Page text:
3. Call useForm with the inferred type as a generic type argument, and pass it the schema (and optional default values)
  4. Pass the returned values of useForm as props to the Form component
  5. Render the desired inputs as children of Form, passing them the name prop corresponding to the correct field in the form schema.

Conceptually, it looks like this:

react-hook-form zod react-hook-form + zod // NameForm.tsx import { useForm, Form, TextInput } from "src/app/components/Form" import { formSchema, FormSchema } from "src/app/components/name-form.ts" // … const form = useForm<FormSchema>({ schema: formSchema, defaultValues, }); <Form {...form} > <TextInput<FormSchema> name={'name-in-schema-type'} /> -> only names in FormSchema allowed as name for TextInput </Form>

We can now rest easy, knowing that we have achieved our objectives. Our forms are:

  • Reliable: they are typed end to end, with robust validation
  • Composable: building a form is entirely about fitting our building blocks together
  • Delightful: being able to create form with confidence and speed is a perpetual delight, as is the speed of delivery it allows our team!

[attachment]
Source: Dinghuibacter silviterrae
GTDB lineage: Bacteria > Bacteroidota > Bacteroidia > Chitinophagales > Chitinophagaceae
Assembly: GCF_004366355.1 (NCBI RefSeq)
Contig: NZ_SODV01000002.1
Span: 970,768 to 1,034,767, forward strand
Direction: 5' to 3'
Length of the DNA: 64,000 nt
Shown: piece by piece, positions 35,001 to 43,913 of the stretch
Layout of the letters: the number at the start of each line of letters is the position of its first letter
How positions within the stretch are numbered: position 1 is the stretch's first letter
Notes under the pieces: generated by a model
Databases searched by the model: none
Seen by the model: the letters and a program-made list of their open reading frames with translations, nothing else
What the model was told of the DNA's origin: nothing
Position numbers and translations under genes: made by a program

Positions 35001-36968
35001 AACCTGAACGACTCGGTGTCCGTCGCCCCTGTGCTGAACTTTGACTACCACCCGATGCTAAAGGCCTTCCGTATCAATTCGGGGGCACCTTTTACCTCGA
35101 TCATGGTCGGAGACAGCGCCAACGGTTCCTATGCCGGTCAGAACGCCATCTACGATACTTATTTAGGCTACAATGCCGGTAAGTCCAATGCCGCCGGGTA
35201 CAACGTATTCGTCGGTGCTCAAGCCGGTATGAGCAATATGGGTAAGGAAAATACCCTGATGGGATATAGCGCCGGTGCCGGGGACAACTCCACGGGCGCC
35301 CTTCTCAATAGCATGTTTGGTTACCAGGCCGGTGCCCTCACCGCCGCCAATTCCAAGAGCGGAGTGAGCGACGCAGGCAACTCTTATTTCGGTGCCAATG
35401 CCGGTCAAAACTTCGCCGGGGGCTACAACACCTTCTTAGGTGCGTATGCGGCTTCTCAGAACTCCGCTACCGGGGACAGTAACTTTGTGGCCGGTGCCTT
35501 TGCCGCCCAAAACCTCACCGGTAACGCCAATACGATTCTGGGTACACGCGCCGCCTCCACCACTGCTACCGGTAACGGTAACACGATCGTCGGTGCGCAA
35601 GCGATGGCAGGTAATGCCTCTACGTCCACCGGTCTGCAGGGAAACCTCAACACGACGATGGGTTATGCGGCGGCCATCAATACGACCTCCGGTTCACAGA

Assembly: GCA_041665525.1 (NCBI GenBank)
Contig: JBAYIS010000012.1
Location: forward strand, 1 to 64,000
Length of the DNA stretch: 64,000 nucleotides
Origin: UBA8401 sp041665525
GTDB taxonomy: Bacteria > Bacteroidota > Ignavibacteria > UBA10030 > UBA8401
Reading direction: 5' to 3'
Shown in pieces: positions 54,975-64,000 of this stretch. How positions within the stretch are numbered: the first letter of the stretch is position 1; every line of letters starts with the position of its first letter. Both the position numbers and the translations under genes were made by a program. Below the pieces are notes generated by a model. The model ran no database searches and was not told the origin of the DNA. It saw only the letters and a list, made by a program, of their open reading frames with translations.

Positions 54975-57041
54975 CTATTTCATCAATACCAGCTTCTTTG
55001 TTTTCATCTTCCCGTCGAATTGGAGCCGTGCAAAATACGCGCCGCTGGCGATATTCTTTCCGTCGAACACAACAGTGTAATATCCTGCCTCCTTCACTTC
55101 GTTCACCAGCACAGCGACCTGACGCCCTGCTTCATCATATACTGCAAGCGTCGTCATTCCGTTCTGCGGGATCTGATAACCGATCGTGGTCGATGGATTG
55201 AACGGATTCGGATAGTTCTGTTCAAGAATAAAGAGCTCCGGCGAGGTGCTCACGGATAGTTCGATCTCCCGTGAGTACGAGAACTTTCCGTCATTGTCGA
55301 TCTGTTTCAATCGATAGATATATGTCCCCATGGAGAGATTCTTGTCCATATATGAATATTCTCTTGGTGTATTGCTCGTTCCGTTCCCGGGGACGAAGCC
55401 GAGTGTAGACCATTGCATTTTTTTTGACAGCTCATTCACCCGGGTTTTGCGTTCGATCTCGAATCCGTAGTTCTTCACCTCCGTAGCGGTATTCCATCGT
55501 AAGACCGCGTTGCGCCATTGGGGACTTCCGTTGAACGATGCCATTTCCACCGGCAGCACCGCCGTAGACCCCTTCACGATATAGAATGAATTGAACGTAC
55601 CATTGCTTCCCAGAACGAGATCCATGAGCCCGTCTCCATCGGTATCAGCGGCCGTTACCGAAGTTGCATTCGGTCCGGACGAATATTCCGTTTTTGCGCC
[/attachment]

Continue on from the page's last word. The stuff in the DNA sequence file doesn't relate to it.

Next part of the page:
But of course, every single tech choice has trade-offs, and this is no exception.

Mixing uncontrolled and controlled components:

Many of our more complex input components need to be controlled (by wrapping in a Controller, or by setting their value prop explicitly). This goes against the “HTML standard” core philosophy of the library, and adds complexity. This complexity naturally leads to bugs, such as this one.

A little bit of boilerplate:

Adding a new input type to Form.tsx, writing schemas and validation rules for every form, remembering to use the proper syntax for typing precisely every input, this all may feel tedious. You may yearn for the sweet pleasure of colocation, as opposed to the strong separation of concern this approach enforces. And you may be right! This is not a miracle solution, only a solution which may or may not fit your purpose.

There is no escaping complex UIs:

As simple as our approaches and building blocks are, the UIs we build are sometimes unavoidably complex. This is the case for our ACL forms, which are extremely dynamic, with a varying amount of fields, which may or may not be enabled, depending on a large number of factors. This leads to some interesting schemas and validation, a host of custom fields specifically designed for these forms, and a test file that is 3000+ lines long.

Contribute to Klaw

Fortunately, even if we can’t escape those shortcomings, we can mitigate it by iterating, and improving! Pick up the refactoring issue if you want to contribute! We welcome every PR, so please take a look at our good first issues if your interest has been piqued by this post. Be sure to look over our contribution guidelines beforehand!